Of the hundreds of literary magazines published every year, the world seems to pay attention to a prestigious few. What if your work doesn’t fit the tone of The Paris Review or The New Yorker? Are you just supposed to give up? If you ask Mark Cugini, the answer to that question is a resounding no.
When he found himself feeling frustrated by the static nature of D.C.’s literary scene, he decided to create his own publication. Big Lucks, co-founded by Cugini and his girlfriend Laura Spencer in 2009, has now produced four print issues, a website, and a monthly reading series that is bringing together literary fans of all kinds.
Big Lucks wasn’t going to be anything major—-at first. Cugini moved to D.C. four years ago to attend the MFA program at American University, and started the journal as a hobby of sorts, a venue for more experimental writing that wasn’t so welcome in the realism-dominated environment at the college. Initially, the idea was to post work online and publish issues through an on-demand printer. It wasn’t until he attended the 2010 Association of Writers and Writing Programs conference that the idea of opening Big Lucks to a wider audience became more tangible.
Their coming out party of sorts was at a reading hosted by local lit mag Barrelhouse called “Barrelhouse Presents” at Wonderland Ballroom. Since then, they’ve grown into the role of Barrelhouse‘s adopted little brother. Soon, the Big Lucks team was receiving and accepting submissions from writers nationwide, and realized that what was supposed to be a hobby was now something much grander.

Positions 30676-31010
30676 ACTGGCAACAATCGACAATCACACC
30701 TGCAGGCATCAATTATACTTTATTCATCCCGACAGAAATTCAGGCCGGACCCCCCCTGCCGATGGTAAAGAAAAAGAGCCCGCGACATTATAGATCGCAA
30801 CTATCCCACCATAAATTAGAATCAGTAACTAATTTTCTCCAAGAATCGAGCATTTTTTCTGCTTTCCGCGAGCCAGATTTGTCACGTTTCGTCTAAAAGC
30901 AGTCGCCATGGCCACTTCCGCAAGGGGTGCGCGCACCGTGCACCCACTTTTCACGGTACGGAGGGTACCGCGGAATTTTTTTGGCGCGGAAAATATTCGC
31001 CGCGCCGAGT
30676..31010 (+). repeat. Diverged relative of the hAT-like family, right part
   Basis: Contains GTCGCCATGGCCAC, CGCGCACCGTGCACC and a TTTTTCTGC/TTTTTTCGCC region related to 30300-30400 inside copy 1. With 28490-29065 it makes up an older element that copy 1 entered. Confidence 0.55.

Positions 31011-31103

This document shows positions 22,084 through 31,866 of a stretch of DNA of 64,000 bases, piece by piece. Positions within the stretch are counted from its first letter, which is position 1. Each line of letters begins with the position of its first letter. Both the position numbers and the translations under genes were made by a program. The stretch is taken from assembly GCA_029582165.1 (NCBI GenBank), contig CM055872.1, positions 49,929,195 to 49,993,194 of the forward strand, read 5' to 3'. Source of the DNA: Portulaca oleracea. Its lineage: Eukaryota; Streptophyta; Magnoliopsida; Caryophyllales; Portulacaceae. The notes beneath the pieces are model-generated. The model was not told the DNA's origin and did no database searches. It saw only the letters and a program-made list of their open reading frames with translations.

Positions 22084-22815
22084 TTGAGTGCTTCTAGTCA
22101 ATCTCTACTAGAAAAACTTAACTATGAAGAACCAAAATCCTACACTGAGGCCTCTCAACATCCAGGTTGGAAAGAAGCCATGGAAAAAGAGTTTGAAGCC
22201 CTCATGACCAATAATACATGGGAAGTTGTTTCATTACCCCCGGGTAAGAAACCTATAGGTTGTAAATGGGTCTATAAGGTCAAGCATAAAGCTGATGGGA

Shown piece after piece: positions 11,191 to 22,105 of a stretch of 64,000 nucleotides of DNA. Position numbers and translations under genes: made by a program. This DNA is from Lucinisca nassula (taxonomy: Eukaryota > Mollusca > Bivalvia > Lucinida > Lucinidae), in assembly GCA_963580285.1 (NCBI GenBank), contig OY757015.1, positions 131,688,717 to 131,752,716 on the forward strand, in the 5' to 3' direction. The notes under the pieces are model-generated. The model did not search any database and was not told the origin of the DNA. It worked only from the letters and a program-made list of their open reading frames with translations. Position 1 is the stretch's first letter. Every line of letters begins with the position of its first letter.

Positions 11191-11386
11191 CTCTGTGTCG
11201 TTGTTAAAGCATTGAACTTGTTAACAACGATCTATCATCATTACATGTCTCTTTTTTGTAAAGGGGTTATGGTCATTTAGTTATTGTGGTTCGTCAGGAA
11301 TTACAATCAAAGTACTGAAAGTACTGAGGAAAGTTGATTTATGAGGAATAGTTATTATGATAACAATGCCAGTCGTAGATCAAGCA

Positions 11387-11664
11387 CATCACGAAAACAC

But even with the journal growing, there was still a desire to interact with readers and writers in person. That’s when the idea of a reading series began to percolate. It would give local writers a chance to share their work, and readers would get a chance to converse with authors for longer than the few seconds they would share during a signing. “There was a separation between reader and writer that didn’t need to happen,” Cugini says.
His hope was to bring together the people who are reading and publishing in independent journals and get them interacting in the same room. Out of that idea came the Three Tents Reading Series, named after the three tents that hang above the stairs at the Big Hunt in Dupont Circle, where the readings are held. In the year and a half since Three Tents began, more than 30 authors have been featured.
Cugini’s motivation behind putting on a monthly series is to promote D.C.’s literary community, which, while somewhat established, is less bustling than those in cities like Baltimore. Here, the closeness that writers enjoy in workshop settings was missing. As the readings have gone on, and attendees have gotten to know each other, Three Tents has become a monthly ritual for some. “That’s, to me, what the essence of Three Tents is,” Cugnini says. “It’s more of a community-building experience than it is a reading series.”
The next Three Tents reading is scheduled for Sunday, Nov. 18 at 6 p.m. at Big Hunt, 1345 Connecticut Ave. NW. Free.